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I remember when I first booted up SimCity 3000 at the age of 6 or so. I was instantly blown away by the sheer scale of the simulation. At the time, a video game to me was something like Super Mario Bros., a fixed game with a set challenge. But instead of bite-sized levels, SimCity had you building an entire magnificent metropolis! And the soundtrack wasn’t just 8-bit chirps, but an grand collection of jazz and New Age which I still play fondly to this day. For the longest time, I considered it my favourite game, along with Super Mario 64, because of how ambitious and imaginative both games were for their time.

Of course, being young and stupid, I didn’t understand financial management yet, so my early games consisted of me constantly running my cities bankrupt with loans. But when I tried again at age 11, I was able to build a decently sized city with a population of 600,000. It was disorganized and a prime example of urban sprawl, but I was proud of it. Still, I looked on in envy at that perfectly organized Metropolis example city with 2.1 million residents and Astronomical land values (even destroying it a few times).

Speaking of financial management, I would also get a hold of SimCity 2000 later in my life, which had quite a nasty Hard mode in which you had no money except for a $10000 loan which kept draining money from you until you raised $10000 to pay it off. It was much more restrictive than SimCity 3000’s Hard mode, which had loans that expired after 10 years and the ability to offset them with Business Deals. At first, I tried playing the budget cautiously, but the money kept draining. It was only after I went all in that I was able to raise enough taxes to stay in the green and eventually pay off the loan. At that moment, I finally understood how Keynesian economics worked, despite how counter-intuitive it seemed, and why economists consider austerity bad policy.

Naturally, when I heard they were reviving SimCity for a new generation in 2013, I was thrilled. It was going to be online, and each city was going to be part of an entire interconnected region! It was an immediate purchase decision for me…and most of us know how that game turned out. I tried convincing myself I was having fun, but it didn’t work out, and each time I made a city, I quickly hit a ceiling in which I had no desire to expand any further.

I could blame the small city sizes, the myriad glitches that constantly gridlocked the roads and limited what you could actually accomplish in the game, and various other forms of mismanagement. But looking back, I hit a similar ceiling with the other SimCity games as well, despite the series’ promise of endless gameplay and no true end goal. I’d build up my population and land value numbers, and that was it.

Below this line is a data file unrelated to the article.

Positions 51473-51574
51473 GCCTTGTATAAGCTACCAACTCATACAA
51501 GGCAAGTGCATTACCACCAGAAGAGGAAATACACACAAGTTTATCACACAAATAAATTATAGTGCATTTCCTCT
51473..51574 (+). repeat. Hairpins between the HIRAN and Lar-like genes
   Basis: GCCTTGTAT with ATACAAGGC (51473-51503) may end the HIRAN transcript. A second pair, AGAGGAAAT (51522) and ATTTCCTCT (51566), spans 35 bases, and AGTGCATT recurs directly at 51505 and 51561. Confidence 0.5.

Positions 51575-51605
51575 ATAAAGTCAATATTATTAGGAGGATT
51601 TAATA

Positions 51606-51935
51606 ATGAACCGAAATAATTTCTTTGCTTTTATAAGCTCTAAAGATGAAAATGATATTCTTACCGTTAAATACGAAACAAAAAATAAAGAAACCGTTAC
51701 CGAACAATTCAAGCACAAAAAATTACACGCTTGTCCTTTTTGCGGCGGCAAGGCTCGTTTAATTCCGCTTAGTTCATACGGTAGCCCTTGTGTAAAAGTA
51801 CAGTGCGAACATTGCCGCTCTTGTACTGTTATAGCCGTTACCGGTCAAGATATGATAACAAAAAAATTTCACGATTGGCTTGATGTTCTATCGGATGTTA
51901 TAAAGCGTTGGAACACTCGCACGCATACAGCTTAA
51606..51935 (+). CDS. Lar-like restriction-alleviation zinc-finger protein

Part of the shift in my opinion of SimCity came with a similar shift in my own life. No longer did I spend my life alone in the outskirts of some isolated small town, through which SimCity fulfilled my urban fantasies. Now having moved to major urban environments, I have come to understand city life a lot better, and realized just how simplistic SimCity’s model truly is. It’s not segregated Residential-Commercial-Industrial indicators that make people passionate about the city, and in fact, dense cities like Vancouver routinely blend those sectors. Nor is it about ever-increasing land values. In fact, such gentrification has been a detriment to the culture of cities like Vancouver and San Francisco, and citizens routinely protest this favoured treatment of the rich while depriving lower-income residents of homes. Yet you’ll never realize this from SimCity, which treats gentrification as merely a gaming ideal to aspire to.

No, city life is about interaction, about the ingenuity of the quirky folk displaying offbeat clothing and personalized artwork in East Vancouver and Edmonton-Strathcona. It’s about architecture, open markets, walking and soaking in the sights. SimCity is so focused on the macro-management that it doesn’t consider the micro-scale of the human experience. Indeed, the city structure portrayed in the 2013 game seems firmly stuck in the past. It’s dependent entirely on roads, with few transit options, and relies on resource extraction as a primary source of income. This urban planning vision looks less appealing in the environmentally conscious post-recession age, even more so in Canada as it came out during the notorious reign of Stephen Harper and his own backwards addiction to natural resources as the backbone of Canada’s economy.

Some say we shouldn’t talk politics in video games, that it’s purely escapism. But as George Orwell said, all issues are political issues, and when you’re dealing with something as real as city planning, discussing a game’s politics is inevitable. SimCity may be great in scale by video game standards (aside, funny how we as a gaming community tend to set such low standards for ourselves), but it’s lacking as a city simulator and its vision is overly conservative. I’m grateful for the game for introducing me to budget management, serving as the impetus for my passion for city planning, and expanding my horizon when stuck in small town life, but I’ve outgrown the game and am now looking for a more in-depth city simulation game that more accurately represents the joys of urban life. I’ve heard the SimCity 4 community has modded the game far beyond its original scope, and if so, good for them. Other titles have also popped up, and it’d be good to know where to start.